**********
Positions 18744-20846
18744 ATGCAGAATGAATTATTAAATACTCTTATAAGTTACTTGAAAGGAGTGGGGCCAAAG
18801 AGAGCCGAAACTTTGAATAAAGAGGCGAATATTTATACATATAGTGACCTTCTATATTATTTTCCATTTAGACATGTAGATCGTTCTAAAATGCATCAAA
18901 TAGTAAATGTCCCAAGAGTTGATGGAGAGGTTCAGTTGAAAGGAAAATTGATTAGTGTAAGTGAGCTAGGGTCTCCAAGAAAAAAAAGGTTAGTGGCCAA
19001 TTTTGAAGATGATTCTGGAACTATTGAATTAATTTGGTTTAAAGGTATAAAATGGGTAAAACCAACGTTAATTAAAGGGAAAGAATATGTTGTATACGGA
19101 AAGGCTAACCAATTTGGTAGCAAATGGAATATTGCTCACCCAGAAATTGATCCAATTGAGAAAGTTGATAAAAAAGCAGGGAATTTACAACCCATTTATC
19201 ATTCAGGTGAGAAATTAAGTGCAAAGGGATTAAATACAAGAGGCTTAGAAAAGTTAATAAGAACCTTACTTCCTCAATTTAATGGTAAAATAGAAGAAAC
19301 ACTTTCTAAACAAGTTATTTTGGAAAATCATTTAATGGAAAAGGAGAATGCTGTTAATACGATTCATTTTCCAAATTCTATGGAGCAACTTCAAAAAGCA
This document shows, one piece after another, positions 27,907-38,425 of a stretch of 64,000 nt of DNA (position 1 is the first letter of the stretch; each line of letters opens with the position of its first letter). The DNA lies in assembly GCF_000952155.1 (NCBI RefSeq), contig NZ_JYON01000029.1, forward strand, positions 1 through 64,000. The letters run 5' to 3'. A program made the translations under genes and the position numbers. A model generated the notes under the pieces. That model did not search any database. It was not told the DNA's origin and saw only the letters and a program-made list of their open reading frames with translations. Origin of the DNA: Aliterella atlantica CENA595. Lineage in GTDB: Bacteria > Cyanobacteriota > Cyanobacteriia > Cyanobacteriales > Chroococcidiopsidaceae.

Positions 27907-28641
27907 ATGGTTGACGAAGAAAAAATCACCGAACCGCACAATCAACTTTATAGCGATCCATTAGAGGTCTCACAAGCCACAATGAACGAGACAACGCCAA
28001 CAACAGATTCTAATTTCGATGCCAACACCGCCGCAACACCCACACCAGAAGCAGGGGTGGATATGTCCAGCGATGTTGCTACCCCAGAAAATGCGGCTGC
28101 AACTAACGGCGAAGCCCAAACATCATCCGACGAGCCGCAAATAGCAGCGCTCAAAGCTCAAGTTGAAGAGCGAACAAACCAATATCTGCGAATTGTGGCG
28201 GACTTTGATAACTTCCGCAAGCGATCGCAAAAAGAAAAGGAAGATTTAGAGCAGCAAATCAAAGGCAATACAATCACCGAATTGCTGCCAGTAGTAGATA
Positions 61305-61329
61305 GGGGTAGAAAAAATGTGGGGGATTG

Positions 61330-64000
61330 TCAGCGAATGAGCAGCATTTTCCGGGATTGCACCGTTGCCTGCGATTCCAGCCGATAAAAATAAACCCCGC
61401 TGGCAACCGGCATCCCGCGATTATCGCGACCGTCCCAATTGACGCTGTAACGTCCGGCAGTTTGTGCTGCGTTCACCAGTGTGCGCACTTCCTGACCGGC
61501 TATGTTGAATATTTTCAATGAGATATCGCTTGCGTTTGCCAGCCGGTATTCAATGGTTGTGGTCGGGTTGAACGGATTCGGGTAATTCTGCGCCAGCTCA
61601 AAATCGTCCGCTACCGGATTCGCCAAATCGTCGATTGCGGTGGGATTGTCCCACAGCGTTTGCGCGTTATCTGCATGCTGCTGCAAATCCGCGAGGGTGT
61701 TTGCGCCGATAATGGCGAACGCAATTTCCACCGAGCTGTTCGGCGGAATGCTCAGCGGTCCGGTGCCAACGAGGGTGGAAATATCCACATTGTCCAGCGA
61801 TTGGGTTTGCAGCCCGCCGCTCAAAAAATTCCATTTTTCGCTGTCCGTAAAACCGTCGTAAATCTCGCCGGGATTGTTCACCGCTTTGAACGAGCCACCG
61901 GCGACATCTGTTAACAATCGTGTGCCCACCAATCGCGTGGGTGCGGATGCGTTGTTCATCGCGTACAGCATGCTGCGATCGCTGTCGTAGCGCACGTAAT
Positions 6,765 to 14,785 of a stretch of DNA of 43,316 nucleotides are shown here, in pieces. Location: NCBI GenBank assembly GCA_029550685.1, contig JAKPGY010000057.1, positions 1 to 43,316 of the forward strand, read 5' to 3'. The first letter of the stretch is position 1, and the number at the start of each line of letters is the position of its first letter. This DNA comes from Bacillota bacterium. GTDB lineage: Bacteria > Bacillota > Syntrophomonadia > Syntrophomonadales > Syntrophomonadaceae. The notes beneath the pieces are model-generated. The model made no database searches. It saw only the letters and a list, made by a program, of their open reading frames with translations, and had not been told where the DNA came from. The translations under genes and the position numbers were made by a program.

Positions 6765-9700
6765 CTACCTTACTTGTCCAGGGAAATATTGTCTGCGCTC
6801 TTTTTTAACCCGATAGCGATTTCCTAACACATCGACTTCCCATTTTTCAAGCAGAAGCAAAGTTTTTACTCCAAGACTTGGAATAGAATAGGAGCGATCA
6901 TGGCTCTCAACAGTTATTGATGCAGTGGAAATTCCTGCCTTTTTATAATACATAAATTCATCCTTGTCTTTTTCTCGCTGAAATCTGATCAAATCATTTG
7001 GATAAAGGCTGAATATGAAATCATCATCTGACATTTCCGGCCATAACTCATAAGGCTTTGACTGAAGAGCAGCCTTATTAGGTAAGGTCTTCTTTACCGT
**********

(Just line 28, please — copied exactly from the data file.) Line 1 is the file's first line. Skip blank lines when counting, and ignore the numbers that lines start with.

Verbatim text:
6801 TTTTTTAACCCGATAGCGATTTCCTAACACATCGACTTCCCATTTTTCAAGCAGAAGCAAAGTTTTTACTCCAAGACTTGGAATAGAATAGGAGCGATCA